Double-Wide: Who's Set to Benefit From the Expanded Panama Canal?
By Alex Brokaw Aug 17, 2012 3:40 pm
The historic renovation could be a boon for US ports, but right now the US is falling behind other global players.
Last week, a bipartisan group of 44 House representatives pushed for the approval of these permits to be expedited. NBC News reports:
"This surplus of natural gas has produced very low prices for producers and an absence of market opportunities for natural gas, leading to many wells just being shut in," said Rep. Gene Green, D-Texas, and Rep. James Lankford, R-Okla., in a letter joined by 42 other House members. They said the Energy Department’s approval process for more LNG exports “does not seem to have a set timeline for decisions or a sense of urgency."
Among the reasons they cited for federal regulators to allow more liquid natural gas terminals to be built: job creation and the fact that exporting LNG would reduce the US trade deficit as consumers abroad paid for US-produced energy.
With a majority of shale deposits located in the Eastern half of the United States, America's exported liquid natural gas could potentially compete with Qatar's, Yemen's, Indonesia's, and Australia's in supplying customers in South Korea and Japan. The expanded Panama Canal route opens up this access to these countries for American companies.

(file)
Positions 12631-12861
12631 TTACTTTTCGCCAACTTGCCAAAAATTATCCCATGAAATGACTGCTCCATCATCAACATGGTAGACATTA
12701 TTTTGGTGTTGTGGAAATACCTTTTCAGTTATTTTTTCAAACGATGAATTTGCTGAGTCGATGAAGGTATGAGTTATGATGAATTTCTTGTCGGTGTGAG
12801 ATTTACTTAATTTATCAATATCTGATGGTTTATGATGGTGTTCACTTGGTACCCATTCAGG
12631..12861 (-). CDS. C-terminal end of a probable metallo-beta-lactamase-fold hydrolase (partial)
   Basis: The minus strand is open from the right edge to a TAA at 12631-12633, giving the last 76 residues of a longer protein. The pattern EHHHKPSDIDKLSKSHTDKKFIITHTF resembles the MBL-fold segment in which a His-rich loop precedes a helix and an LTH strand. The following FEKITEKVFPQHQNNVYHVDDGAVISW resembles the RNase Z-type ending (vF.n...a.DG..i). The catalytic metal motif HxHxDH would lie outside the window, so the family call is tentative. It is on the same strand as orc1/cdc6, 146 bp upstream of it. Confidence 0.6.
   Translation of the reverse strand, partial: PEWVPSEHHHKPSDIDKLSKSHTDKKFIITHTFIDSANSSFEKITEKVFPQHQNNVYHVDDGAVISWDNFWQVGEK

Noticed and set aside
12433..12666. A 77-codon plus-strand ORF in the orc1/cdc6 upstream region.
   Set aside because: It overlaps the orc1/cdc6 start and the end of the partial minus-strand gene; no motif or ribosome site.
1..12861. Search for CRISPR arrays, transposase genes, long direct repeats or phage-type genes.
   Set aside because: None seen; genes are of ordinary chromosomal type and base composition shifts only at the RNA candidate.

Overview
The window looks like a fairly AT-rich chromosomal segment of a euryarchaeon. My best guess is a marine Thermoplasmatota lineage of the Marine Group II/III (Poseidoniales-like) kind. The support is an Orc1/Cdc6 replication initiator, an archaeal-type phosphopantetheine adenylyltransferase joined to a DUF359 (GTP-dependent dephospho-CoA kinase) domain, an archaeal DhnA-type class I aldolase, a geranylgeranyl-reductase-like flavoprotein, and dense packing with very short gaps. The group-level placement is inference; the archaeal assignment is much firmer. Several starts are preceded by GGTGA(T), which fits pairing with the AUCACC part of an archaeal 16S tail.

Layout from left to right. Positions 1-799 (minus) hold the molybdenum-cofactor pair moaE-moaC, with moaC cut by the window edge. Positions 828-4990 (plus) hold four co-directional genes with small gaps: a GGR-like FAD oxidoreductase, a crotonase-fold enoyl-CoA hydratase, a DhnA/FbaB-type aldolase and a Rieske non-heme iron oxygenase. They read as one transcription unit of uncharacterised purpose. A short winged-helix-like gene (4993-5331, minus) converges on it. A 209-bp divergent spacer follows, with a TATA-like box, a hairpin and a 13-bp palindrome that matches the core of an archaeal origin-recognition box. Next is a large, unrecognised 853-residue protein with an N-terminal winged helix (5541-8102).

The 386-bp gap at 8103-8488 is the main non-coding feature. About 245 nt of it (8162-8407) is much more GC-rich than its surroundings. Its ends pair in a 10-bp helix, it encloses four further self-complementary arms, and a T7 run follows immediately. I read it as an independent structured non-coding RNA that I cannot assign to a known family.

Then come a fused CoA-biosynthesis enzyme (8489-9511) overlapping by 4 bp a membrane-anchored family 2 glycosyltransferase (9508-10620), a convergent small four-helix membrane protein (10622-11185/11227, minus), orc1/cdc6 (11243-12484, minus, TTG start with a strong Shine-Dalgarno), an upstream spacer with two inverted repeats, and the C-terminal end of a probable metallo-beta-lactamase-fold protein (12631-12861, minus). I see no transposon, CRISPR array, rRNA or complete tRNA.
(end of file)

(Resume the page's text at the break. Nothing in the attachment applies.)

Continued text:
Lax covers the potential advantages of this situation.
"The US is certainly going to have to find a home for all this natural gas we sit on top of, and certainly the Japanese, particularly after the tsunami, earthquake and nuclear meltdown, are looking to switch over to non-nuclear resources -- and LNG is the cleanest and cheapest viable alternative out there."
And while the US is once again encumbered by regulatory holdups, Japan, as well as Chile and Argentina, have shown increasing interest in Trinidad and Tobago’s natural gas resources.
Chile recently completed its Quintero liquid natural gas terminal, which began receiving shipments from Trinidad and Tobago last week. Argentina’s Escobar terminal has been receiving shipments from Trinidad and Tobago’s Fort Point LNG Terminal since earlier this year. These shipments, which reach South America’s west coast via Cape Horn’s extremely treacherous waters, will likely benefit from a shorter, safer route about to open via the Canal.
Atlantic LNG is the state-owned natural gas mining company in Trinidad and Tobago, with stake holders including subsidiaries of BP (BP), BG Group plc (BG.L), Repsol S.A. (REP.MC), and GDF Suez S.A. (GSZ). It has been manufacturing liquid natural gas since 1996 and is one of the world’s largest producers. It is the single largest supplier of LNG to the United States, according the US Department of State -- although those exports understandably dropped as reserves are being developed within the US.
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